Welcome to Maxyland – what your child’s imaginary world says about you

What do children’s imaginary worlds say about the values they are picking up from their parents?

Here’s my son’s imaginary land – as described in an ‘information book’ he’s writing about it on my laptop – of which he is, of course, supreme dictator (as well as being its most famous panda trainer):

‘In Maxyland there are a lot of shops which sell furniture, when people come they go to buy furniture but the thing they don’t know is that the furniture is very cheap but still outstanding, so people beg to go here.

‘Our business are very well organised for when the people come to try out or go to work, they are very kind. There are also free bars close to offices (I couldn’t believe it when I first knew about it).

‘In London houses are very expensive, but in Maxyland you don’t have to be rich at all to buy a house because they are only £1 for most houses.

‘Some people say it is a beautiful place which is very kind to the community which owns Maxyland.

‘All the charities are extra kind and pay their taxes, not like many other countries in the world today.

‘Most of the areas are like some other places like New York and Berlin.

‘In the main cities in Maxyland, people come from all over the world and have a happy life and relax with famous people from the country and some of their friends.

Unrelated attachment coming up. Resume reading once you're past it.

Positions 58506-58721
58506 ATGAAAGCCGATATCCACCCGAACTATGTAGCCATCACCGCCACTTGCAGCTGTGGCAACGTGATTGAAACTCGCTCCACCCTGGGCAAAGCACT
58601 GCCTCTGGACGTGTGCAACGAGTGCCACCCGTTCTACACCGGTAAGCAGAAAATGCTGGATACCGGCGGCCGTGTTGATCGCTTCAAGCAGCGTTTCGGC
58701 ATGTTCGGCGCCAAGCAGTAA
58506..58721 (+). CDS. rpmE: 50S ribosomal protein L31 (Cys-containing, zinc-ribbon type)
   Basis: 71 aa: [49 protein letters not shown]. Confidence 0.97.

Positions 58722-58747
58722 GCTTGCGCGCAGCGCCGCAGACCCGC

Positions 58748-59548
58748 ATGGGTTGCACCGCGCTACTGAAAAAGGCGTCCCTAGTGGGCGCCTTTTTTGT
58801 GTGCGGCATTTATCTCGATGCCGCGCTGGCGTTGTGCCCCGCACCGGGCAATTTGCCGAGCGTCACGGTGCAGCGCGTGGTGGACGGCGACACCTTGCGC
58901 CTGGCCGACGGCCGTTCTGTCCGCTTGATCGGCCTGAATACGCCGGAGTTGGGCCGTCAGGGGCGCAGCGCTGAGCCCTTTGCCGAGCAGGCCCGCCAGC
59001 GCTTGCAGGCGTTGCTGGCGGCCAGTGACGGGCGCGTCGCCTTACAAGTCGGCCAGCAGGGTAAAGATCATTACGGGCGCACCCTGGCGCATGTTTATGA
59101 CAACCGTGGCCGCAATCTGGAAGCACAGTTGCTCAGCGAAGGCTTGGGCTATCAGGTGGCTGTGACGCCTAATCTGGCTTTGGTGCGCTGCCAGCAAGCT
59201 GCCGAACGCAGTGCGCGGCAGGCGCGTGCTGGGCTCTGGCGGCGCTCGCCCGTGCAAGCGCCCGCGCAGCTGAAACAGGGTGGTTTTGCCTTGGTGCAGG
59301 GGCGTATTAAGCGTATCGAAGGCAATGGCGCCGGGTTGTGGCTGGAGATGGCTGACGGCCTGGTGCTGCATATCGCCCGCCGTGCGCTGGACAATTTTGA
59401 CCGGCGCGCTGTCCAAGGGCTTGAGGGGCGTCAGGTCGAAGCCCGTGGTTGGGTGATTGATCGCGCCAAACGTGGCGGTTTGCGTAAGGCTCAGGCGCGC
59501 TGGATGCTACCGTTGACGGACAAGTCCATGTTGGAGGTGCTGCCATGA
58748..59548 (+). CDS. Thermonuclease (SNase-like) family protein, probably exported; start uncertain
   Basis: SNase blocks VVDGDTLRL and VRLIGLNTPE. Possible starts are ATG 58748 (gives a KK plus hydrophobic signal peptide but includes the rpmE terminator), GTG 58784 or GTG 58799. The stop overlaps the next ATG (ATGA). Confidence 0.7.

‘All people in Maxyland have different clothes and shoes. All clothes in Mayxyland are on special offer, not like any other countries on the planet, which is astonishing.

‘Maxyland is very good looking as you might have gust (my teacher says this a lot) because it is modern which is not surprising.’

So… free bars, nice furniture, cheap clothes, celebs, rock bottom property prices, a well-structured tax system, and a bit like New York or Berlin. Fantastic! When can I go?

Maxyland: complete with Empire State Building, Chrysler Building, Guggenheim, Eiffel Tower/Crystal Palace TV mast, and Gherkin. Edge-of-town parking out of shot.
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About JCT

JCT was Deputy Editor of weekly London arts/listings magazine Time Out but left to freelance in 2007 – just before the recession. She writes for a number of publications and has edited 'London Calling: high culture and low life in the capital since 1968' (Time Out/Ebury 2008) and 'The World's Greatest Cities' (Time Out/Ebury 2009). She is the co-author of The Midlife Manual (Short Books, 2010).
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